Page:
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Mobile Giving Outpacing Mobile Payments

As indicated by the in flux of text message-based donations to Haiti earthquake relief foundations, mobile giving has taken off, but the mobile payments space as a whole has a long way to go.

In the days that followed the 7.0 magnitude earthquake that struck Haiti on January 12, it was heartening -- but not all together surprising -- to see people in the United States and around the world lend their support through an influx of charitable giving.

What was surprising, however, were some of the ways in which they were giving. In the first three days following the quake, Americans donated over $11 million dollars to Haitian relief efforts via text message, according to the Mobile Giving Foundation (MGF), a Bellevue, Wash.-based non-profit organization that enables mobile giving in the U.S. and Canada.

By the first week in February that number had ballooned to over $35 million, validating the mobile channel as not just an alternative method of payment but as a method that will be integral to any organization's future large-scale fundraising strategy. What remains to be seen, however, is if the growing popularity of mobile giving will lead to increased adoption of mobile payments in other areas.

Many of the mobile donations were sent to the American Red Cross, which leveraged Denver-based Mobile Accord's mGive solution to facilitate payments, and to the Yele Foundation, through a partnership with Miami-based mobile donations vendor Give on the Go. Programs from those organizations and many others allowed individuals to text a keyword to a designated shortcode with their cell phone. The texts trigger fixed donations, usually between $5 and $10, with the expense tacked on to users' mobile phone bills.

In all, approximately 14 percent of all donations to Haiti relief efforts were made via text message according to a survey by the Pew Research Center. That's slightly less than the 20 percent threshold some experts use to determine whether a given technology has reached critical mass, but it's still a giant leap forward. The last time Pew undertook such a survey was for the 2004 Indian Ocean tsunami. At that time, the center did not even consider it necessary to ask participants about text-based donations.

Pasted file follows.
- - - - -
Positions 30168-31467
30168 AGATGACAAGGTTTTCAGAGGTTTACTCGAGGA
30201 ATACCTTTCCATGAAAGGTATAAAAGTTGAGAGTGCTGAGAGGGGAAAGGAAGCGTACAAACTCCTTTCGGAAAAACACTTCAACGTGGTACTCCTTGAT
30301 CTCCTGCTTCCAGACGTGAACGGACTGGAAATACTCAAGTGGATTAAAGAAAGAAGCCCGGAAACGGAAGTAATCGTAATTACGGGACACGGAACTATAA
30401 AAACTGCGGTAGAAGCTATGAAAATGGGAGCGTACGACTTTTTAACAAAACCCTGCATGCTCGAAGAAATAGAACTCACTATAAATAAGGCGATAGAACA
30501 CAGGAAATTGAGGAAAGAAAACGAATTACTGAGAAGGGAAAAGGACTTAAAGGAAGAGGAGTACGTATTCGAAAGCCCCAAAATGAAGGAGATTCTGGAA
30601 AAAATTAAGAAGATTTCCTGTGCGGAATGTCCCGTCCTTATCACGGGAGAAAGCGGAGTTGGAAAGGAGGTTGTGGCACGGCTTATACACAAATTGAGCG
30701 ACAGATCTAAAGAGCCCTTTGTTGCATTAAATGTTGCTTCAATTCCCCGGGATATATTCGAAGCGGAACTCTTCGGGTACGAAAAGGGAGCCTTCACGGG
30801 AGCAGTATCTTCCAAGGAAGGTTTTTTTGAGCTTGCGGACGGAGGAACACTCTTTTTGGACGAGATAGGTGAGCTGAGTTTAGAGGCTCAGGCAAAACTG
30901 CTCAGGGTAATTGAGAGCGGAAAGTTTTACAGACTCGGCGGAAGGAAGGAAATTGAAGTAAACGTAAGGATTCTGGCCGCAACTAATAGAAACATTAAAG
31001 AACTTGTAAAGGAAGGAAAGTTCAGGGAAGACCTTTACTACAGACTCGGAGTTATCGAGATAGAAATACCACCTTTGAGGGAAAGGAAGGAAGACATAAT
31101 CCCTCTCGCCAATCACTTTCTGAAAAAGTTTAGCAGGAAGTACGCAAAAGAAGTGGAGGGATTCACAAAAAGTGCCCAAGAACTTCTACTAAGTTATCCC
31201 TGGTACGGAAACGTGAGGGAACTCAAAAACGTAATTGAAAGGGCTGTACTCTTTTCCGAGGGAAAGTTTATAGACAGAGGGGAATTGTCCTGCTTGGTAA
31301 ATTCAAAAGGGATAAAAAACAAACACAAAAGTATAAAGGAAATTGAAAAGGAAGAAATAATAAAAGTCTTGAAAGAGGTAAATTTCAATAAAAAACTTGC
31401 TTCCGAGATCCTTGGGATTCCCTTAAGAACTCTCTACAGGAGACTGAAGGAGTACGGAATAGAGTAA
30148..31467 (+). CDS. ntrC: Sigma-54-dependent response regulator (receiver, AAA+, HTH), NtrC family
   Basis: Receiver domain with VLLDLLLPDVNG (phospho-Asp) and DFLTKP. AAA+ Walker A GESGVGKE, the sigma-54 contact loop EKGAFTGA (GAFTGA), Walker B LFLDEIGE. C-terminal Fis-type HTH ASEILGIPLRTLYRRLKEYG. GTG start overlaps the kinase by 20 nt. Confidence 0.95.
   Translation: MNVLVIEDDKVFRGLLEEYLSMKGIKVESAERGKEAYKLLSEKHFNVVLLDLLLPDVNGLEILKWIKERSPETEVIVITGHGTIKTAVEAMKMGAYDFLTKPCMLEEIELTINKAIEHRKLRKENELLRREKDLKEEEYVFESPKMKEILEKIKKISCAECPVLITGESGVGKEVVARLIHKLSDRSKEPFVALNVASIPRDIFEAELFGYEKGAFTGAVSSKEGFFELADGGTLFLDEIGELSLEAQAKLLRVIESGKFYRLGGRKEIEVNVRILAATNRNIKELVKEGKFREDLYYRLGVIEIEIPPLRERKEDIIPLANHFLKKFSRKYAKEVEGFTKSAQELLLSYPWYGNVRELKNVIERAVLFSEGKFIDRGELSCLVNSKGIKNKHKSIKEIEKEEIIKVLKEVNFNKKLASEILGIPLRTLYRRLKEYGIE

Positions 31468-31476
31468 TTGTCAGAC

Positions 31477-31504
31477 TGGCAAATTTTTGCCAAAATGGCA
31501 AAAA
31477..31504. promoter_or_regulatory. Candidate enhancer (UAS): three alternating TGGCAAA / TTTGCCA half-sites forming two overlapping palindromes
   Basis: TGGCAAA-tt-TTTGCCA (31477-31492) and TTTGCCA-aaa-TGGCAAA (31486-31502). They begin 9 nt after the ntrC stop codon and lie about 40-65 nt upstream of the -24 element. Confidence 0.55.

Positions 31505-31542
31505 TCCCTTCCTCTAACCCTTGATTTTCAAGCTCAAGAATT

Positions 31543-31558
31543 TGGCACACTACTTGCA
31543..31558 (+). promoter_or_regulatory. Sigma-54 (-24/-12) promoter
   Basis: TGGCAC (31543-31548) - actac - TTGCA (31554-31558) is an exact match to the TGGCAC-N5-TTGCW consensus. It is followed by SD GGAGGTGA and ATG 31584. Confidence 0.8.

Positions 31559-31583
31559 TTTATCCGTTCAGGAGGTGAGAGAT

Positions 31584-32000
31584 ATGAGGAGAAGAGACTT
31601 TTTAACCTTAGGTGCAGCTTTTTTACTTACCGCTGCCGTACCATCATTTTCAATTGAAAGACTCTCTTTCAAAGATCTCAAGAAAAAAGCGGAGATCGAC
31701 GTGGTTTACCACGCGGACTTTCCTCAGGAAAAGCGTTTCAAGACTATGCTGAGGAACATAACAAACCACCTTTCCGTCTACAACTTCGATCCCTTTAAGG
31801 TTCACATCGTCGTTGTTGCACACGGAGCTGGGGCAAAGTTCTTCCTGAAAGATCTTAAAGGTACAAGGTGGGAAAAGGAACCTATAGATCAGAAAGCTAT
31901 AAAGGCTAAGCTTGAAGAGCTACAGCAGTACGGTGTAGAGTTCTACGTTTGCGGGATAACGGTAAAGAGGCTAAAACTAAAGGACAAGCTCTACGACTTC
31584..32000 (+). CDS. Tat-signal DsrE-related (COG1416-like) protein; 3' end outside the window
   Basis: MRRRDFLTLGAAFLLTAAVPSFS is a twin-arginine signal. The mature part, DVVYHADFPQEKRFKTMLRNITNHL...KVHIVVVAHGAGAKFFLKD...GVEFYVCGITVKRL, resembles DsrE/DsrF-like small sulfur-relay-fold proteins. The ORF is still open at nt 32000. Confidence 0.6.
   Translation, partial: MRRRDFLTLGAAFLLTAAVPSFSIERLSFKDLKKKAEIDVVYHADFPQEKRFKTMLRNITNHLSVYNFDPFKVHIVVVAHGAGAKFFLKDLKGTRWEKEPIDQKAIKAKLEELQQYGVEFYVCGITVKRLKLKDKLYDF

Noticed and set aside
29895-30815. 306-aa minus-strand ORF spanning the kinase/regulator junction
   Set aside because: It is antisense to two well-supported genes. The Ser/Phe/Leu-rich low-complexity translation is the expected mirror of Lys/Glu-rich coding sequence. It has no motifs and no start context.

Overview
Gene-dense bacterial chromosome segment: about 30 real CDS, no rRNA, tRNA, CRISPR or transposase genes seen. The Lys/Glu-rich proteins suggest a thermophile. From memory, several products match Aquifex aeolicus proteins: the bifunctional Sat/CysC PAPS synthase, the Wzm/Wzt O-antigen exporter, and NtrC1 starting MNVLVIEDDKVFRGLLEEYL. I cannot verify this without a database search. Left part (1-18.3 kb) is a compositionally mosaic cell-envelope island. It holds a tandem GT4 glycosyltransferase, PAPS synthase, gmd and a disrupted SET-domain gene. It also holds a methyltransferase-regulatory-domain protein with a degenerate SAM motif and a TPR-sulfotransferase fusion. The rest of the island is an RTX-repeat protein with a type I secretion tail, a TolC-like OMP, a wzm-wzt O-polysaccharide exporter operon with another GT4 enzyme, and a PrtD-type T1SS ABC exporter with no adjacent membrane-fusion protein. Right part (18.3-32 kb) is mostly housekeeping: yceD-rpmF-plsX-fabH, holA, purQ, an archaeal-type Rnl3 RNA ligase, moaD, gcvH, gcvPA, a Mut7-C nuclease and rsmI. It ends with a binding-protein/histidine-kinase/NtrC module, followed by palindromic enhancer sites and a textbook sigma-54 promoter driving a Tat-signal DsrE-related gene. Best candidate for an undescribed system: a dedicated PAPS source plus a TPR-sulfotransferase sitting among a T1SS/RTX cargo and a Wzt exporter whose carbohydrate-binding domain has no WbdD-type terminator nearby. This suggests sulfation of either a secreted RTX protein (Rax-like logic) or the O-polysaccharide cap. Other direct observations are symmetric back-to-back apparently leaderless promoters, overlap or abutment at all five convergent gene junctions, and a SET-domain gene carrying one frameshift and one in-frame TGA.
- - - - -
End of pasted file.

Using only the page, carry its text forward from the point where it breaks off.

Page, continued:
But while mobile donations are quickly approaching critical mass, the mobile payments arena as whole has been slower to develop. "This happened quickly, in a matter of days," Celent senior analyst Red Gillen says of the emergence of mobile donations, "whereas mobile payments in general have been talked about for years."

The difference, Gillen says, is that the mobile donations required no additional software, hardware or functionality that didn't already exist on virtually every mobile device. "It's important to keep simplicity in mind. All the pieces were in place. Nothing new had to be learned. This payment method was part of consumers' existing understanding of how mobile phones work," Gillen explains.

The same cannot be said for many other mobile payment initiatives, outside of mobile giving. Some require new hardware that contains a contactless payment chip while others require the user to download a software application onto their device. In addition, individual payees or merchants often need additional hardware or software to receive payments. "A lot of mobile payment schemes that we talk about have some of those new elements to them as a requirement," Gillen says.

If simplicity is the key to wider adoption of mobile payment technology, then perhaps banks and other players should focus their efforts on peer-to-peer payments that allow individuals to transfer money to one another. As Bank Systems & Technology has previously reported, mobile phone giant Nokia (Espoo, Finland) is partnering with various banks to launch initiatives in several developing countries that allow users to send money to one another via text message, using simple software that comes standard on their mobile devices.

But even if those programs do succeed overseas, the barriers to adoption could be greater in the U.S., where a strong infrastructure already exists for other methods of electronic payment. "We don't see as much growth here in the U.S as we do in developing countries because we have cards and ATM machines that work very well today. If you go to Africa or South Asia, where card and ATM networks really aren't in place, there is a lot more interest in mobile payments." Gillen says. "In industrialized countries, we have so many options in place already that it's a higher hurdle to clear."

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